The next evening, just before dusk, I saw a man setting a trap. He baited it with a small bit of meat. If she took it, Cat would be snared and possibly injured. As soon as he was out of sight,, I stormed over and dismantled it. Cat came bounding up to me from out of nowhere.

“And where did you come from, pretty girl?” She sniffed the trap. I stroked down her back and she leaned into me, purring happily. “That was for you, but you’re safe now.” I gave her the scrap of meat and she ate it quickly, then jumped down and raced off into the night. 

I debated knocking on Catherine’s door, but thought better of it. Night was ruffling its dark feathers and settling heavily over the world. Time to go home. I’d keep my eyes open as long as I could. 

This went on for weeks. Each time I saw anyone after Cat, I sabotaged them. One morning, I awoke to find my garden destroyed, likely by an angry man—or maybe several men—I’d intercepted. 

My heart sank when I saw it. That would have been food for winter and now I’d have to get everything at market. I wasn’t sure I could afford that. I salvaged what I could for immediate use and removed the rest to the forest to feed the wild animals. 

That evening, Cat was frightened by a club-wielding man who leapt out of the bushes. I grabbed the rake I’d been using in the garden and stormed over there. He did not notice me as he scrabbled after her, trying to clobber her over the head. He was desperate, but so was I.

I lifted the rake above and behind me and swung it into his gut as he raced by. He tumbled to the ground with a rough expulsion of air and when he tried to stand, I hit him over the back.
    “Stay down, you pig! How dare you try to hurt that poor cat?” I waved an arm toward Catherine’s house. “Do you really think she’d want you if you hurt her pet?” I hit him hard on the legs, the dull ring of the rake a sympathetic echo of his pained howls. 

“Get out of here! Tell all the other swine in town that the challenge is over!”

The man crawled away, pulling himself clumsily to his feet at the stone wall and limping back into town screaming that I was crazy. 

Maybe I am. And proud of it.

Cat ran over and bumped my legs in her customary fashion, winding her way between my feet. I bent to scoop her into my arms and pulled her to my chest. 

“You’re safe now, little one. I’m going to tell your momma that she’s got to call off the challenge. I can’t stand to see you hurt. You’re a sweet little thing and it would hurt your mom if something happened to you. Not to mention my garden has been destroyed now, and I’m worried what else these spurned men might do.” 

I sighed and slid the ribbon holding the key up and over Cat’s head. “Let’s go tell your momma.” Cat purred and nuzzled against my neck.

I knocked, then put the key into the lock of her front door. 

“Catherine? It’s me, Victoria. I’m coming in! I hope you don’t mind, but I need to talk to you.”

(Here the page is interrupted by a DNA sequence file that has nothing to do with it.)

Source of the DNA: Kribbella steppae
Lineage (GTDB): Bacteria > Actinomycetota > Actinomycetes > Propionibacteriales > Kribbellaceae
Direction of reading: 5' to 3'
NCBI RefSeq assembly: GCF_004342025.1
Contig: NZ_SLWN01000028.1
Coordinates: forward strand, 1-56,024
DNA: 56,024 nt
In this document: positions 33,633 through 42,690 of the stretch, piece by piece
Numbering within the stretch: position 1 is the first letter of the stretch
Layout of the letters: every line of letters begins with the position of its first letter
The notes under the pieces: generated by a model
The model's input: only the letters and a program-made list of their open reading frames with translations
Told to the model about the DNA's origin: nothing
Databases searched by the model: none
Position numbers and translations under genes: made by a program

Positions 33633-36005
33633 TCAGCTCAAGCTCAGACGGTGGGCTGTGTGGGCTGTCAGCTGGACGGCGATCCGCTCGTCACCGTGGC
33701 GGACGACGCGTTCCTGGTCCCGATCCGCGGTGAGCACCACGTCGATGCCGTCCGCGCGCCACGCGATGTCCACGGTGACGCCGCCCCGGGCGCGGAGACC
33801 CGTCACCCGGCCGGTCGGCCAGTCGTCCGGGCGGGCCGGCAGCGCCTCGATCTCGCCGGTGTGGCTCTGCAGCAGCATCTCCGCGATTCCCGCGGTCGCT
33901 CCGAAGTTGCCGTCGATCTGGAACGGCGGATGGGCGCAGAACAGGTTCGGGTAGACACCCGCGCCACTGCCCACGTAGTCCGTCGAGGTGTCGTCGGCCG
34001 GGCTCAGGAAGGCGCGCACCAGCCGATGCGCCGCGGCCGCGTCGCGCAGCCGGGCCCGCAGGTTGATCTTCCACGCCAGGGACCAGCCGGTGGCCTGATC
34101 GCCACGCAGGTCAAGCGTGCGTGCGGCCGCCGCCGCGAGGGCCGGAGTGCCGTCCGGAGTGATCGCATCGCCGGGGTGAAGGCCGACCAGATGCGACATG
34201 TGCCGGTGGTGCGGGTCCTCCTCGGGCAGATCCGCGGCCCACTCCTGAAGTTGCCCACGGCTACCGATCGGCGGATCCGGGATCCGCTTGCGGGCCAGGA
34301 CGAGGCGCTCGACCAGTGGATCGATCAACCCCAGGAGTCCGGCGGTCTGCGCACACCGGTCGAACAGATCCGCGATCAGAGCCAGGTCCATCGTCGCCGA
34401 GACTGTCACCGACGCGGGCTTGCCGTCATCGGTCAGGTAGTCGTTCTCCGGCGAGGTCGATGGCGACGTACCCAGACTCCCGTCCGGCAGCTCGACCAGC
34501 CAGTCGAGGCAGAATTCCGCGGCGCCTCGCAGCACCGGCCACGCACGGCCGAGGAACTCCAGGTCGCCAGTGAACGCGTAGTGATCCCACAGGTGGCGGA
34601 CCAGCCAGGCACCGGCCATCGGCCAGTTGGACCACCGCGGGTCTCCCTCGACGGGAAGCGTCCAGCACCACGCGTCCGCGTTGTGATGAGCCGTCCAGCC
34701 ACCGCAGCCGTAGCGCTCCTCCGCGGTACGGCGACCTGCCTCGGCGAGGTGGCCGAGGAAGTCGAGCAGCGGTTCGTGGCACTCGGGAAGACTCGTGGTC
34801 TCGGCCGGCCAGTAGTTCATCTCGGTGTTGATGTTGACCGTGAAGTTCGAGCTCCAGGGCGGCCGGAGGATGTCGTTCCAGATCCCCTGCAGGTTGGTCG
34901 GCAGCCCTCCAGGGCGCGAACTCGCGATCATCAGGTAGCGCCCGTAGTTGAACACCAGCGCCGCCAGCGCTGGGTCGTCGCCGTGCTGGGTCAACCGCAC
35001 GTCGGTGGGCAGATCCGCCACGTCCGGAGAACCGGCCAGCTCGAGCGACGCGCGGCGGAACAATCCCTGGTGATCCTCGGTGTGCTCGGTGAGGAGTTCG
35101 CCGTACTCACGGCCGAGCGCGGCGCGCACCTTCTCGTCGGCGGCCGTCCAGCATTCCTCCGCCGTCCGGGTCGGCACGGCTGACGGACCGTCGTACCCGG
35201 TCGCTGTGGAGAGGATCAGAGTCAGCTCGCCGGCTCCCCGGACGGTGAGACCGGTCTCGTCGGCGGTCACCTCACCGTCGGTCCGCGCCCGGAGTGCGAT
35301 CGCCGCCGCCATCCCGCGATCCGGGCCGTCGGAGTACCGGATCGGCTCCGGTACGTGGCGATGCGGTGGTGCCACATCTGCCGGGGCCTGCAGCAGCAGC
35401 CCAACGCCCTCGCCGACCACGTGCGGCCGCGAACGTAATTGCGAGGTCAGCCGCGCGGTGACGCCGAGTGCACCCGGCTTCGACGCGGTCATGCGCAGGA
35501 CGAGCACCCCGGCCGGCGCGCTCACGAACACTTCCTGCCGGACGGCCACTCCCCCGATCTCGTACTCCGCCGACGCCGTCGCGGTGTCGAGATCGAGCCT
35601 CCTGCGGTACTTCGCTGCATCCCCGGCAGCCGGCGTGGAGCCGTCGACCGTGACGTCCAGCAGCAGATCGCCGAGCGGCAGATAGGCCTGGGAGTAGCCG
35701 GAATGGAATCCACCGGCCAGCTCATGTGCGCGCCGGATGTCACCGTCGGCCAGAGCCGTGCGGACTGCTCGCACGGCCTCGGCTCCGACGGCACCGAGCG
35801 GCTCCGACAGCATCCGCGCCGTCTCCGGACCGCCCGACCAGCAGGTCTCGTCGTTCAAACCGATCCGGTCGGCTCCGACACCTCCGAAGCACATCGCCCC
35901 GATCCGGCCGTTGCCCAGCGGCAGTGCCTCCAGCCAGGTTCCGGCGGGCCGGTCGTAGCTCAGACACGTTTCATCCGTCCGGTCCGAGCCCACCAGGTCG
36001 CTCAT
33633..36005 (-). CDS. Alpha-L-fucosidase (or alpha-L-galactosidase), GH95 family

I opened the door and found a lantern burning on her wooden table, its light suffusing the room with warmth. Her home smelled of earth and herbs–a different sort of warmth.

“Catherine? Are you here?” No answer. I looked at Cat. “Where is she, girl?”

Cat meowed and licked a paw, then held my gaze as her fur fell off in a pile of black fluff around her feet. I reached for her. 

“Cat! What’s wrong?”

She chirped and her limbs began to stretch, shifting positions on her body. Her face reformed into something vaguely human as her ears rounded and slid down to the side of her head. I watched in horrified fascination, fumbling for the doorknob behind me until I noticed the raven waves rolling down the newly formed shoulders and the face that softened into the beautiful Catherine.

She grinned at me, pulling a nearby blanket around her naked form. 


My breath came in ragged gasps.

“What? How?”

She smiled, bright and beautiful, and I felt my defenses melting as she stood. The words left my mouth before I could stop them. 

“Gods, you are so beautiful.”

She paced her way to me and wrapped her fingers around the hand holding the key. 

“Congratulations, Victoria. You lived up to your name, after all.”

My skin heated at her nearness. 

“What do you mean?” My heart hammered against my ribcage. It wanted to be hers. 

She leaned forward, her chest pressing against mine, to whisper in my ear, “I’m yours if you want me.” I knew she could feel the traitorous pounding of my heart against her skin.

My throat felt swollen. I licked my lips, afraid words would fail me, but managed to find a few. 

“It’s not right.”

She brushed her lips against mine and I was sure I would melt from the heat that flooded me. 

“Of course it is. You’re the one I wanted to win all along.” She ran her fingers through my hair. “Say yes, Victoria. Say you’ll be mine.”

I swallowed, hard, as her lips drifted back to gently brush over mine. 

“I’m yours.”

She grinned, small fangs just visible in the warm light. She purred, “Good girl,” and crushed her lips against mine.


“Monster Mashup” by Rose J. Fairchild

Image is from Pinterest. If you know the original artist, please let me know so I can give credit!

     The party buzzed around them. Monsters of all shapes and sizes writhed on the dance floor in a haze of pheromones and musk. No one heard the occasional squeal of the few victimized by another’s temptation over the swell of music and conversation.